Will setting tax rates locally help to drive economic growth?

Whatever could be in that box? Image: Getty.

In its ongoing discussions about business rates devolution, the government is exploring the possibility of allowing local authorities to set their own rates.

This would probably be a popular move among local leaders: the latest communities department (DCLG) consultation on the subject reported that a significant number of local authorities were in favour of being granted powers to reduce the business rates in their areas, in order to gain more flexibility and encourage growth locally. But what impact might this have for local economic growth – and what issues might it raise?

While the What Works Centre for Local Economic Growth has not looked at the economic impact of setting taxation at the local level, it has looked at the impact of policies that offer local tax breaks, such as enterprise zones. Lessons can be drawn from these findings to help guide the localisation of the business rates multiplier.

The evidence found by the What Works Centre shows that enterprise zones can have a positive impact on both boosting employment and addressing unemployment inside the area they cover: out of 27 studies looking at the impact of enterprise zones on employment, 15 found a positive impact of enterprise zones, while seven out of nine studies looking at unemployment also found a positive impact. However, evidence of their impact on poverty and wages was mixed, with only half the studies investigating this issue finding a positive impact.

What’s missing from the existing studies is an assessment of the impact of the specific characteristics of different types of enterprise zones. For instance, some enterprise zones in the US and France only offer tax rebates on the basis that businesses hire a certain proportion of staff locally; but as there is no counterfactual (i.e. another similar area where firms would not have specific hiring requirements), there is no way to assess the influence of this precise characteristic on the overall success of the programme.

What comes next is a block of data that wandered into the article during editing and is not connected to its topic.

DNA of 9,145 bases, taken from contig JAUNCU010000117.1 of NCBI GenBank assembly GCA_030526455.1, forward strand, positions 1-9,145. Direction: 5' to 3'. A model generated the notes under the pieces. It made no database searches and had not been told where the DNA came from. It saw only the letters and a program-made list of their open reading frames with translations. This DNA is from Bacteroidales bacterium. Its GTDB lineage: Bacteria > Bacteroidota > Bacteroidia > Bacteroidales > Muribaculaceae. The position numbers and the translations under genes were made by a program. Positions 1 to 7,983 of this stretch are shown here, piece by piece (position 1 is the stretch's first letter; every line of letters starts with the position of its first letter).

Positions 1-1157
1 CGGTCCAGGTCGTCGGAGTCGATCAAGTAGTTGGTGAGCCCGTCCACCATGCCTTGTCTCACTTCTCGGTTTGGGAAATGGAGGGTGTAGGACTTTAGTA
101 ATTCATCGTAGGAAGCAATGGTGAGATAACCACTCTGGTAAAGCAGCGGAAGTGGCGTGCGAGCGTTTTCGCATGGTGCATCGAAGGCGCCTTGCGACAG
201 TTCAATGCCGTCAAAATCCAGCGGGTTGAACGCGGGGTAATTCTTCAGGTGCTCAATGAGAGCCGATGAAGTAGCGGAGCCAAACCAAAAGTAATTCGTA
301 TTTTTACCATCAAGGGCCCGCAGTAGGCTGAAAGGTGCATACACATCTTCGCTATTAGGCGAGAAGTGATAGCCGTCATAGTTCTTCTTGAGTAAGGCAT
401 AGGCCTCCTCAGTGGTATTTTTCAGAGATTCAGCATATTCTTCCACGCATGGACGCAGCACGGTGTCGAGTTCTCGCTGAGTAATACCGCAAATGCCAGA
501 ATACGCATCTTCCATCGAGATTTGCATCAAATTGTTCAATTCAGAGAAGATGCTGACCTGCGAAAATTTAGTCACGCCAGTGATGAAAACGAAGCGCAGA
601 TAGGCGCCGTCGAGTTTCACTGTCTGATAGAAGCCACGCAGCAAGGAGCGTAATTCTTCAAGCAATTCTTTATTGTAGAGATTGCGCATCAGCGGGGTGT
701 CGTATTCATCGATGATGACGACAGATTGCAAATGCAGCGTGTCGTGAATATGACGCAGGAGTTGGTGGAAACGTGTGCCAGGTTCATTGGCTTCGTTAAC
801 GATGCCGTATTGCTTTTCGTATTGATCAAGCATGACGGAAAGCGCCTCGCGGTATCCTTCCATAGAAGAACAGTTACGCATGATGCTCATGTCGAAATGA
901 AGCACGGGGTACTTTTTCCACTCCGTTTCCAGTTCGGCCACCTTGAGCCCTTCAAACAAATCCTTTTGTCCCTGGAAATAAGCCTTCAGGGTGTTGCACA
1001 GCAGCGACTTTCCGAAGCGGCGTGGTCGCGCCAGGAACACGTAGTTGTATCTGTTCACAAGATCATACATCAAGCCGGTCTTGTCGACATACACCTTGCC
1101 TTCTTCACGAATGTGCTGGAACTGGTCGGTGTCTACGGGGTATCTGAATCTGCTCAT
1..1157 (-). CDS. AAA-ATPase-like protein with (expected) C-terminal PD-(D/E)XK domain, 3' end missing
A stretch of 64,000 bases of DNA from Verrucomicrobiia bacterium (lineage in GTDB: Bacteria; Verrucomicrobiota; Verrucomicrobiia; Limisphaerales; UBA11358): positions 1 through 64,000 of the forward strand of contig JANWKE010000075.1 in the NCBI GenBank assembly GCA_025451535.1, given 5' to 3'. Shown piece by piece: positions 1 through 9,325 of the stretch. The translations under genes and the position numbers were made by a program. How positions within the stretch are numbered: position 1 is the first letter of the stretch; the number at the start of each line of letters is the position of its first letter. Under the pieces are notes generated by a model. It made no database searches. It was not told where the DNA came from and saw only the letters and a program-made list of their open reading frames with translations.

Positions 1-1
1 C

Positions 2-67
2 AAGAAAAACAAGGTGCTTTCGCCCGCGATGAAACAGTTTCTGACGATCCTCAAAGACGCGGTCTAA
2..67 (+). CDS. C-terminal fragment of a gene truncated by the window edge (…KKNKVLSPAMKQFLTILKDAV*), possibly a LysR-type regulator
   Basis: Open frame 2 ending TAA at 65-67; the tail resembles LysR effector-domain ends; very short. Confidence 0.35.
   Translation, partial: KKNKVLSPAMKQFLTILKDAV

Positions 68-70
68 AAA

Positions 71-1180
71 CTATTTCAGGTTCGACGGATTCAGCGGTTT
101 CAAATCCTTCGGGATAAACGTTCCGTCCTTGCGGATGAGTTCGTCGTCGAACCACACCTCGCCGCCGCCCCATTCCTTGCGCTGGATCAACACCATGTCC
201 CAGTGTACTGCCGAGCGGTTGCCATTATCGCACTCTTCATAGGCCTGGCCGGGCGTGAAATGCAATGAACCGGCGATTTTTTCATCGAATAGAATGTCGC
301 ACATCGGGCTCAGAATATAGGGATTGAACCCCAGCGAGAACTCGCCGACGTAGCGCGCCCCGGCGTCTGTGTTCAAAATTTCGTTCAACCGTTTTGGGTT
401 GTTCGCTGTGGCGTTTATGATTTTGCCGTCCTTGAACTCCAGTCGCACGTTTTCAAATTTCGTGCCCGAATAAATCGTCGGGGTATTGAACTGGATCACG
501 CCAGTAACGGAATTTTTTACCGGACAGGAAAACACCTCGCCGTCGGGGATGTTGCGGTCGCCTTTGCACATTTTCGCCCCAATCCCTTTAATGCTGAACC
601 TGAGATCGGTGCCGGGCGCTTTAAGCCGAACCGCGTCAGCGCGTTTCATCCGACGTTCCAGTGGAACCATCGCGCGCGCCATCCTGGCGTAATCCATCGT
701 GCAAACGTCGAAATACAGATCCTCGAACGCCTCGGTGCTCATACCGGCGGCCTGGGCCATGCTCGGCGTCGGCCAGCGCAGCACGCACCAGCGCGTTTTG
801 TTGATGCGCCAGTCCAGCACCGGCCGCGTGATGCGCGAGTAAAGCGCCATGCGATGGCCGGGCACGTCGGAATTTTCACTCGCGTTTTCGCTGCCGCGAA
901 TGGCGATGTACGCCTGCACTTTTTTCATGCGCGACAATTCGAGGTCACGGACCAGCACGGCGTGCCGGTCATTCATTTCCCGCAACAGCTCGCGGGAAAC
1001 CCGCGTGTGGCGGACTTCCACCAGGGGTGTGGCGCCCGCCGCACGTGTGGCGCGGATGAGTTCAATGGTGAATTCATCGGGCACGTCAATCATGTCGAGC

There are also potential risks associated with place-based tax rebates, although they are not fully understood. One major concern is displacement. Are enterprise zones successful at creating new activity? Or do they simply attract nearby companies, at the expense of those surrounding areas that do not benefit from the programme? Research seems to suggest that displacement effects are indeed common, meaning that the headline impacts of enterprise zones must be treated with caution.

Overall this suggests that local tax rebates can have a positive impact locally, but their precise factors of success and wider impact are not entirely clear.

Coming back to the current debate on business rates, this suggests that allowing local authorities to reduce the business rates multiplier could be investigated and implemented as a way to foster economic growth. But this would need to take into account a number of potential issues.


Firstly, there is a risk of job displacement between local authorities, with potential effects on neighbouring areas. Making sure there are specific safeguards to ensure good policy coordination (for instance, a limit on the multiplier reduction, a cross-authority pooling of revenues, etc.) will be critical.

Rates reduction should also be implemented under a strict assessment process, laying out clear objectives and risks. Local authorities are unlikely to provide the level of tax reduction that enterprise zones do – and in some areas a business rates rebate might be too modest to have a substantial impact of the economy, but large enough to significantly erode local revenues.

Ultimately, the effect of any fiscal incentive is unlikely to be significant, especially if applied in sluggish economies. The reason why some areas are less attractive to firms relates to their local characteristics, such as the level of skills of their population and the quality of their infrastructure.

Although fiscal incentives can act as an “extra push”, they do not tackle the core issues that must be addressed to make places more prosperous – and should not be considered as the Alpha and Omega for local economic growth.

Hugo Bessis is a researcher for the Centre for Cities, on whose blog this article originally appeared.

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Smart cities need to be more human, so we’re creating Sims-style virtual worlds

The Sims 2 on show in 2005. Image: Getty.

Huge quantities of networked sensors have appeared in cities across the world in recent years. These include cameras and sensors that count the number of passers by, devices to sense air quality, traffic flow detectors, and even bee hive monitors. There are also large amounts of information about how people use cities on social media services such as Twitter and foursquare.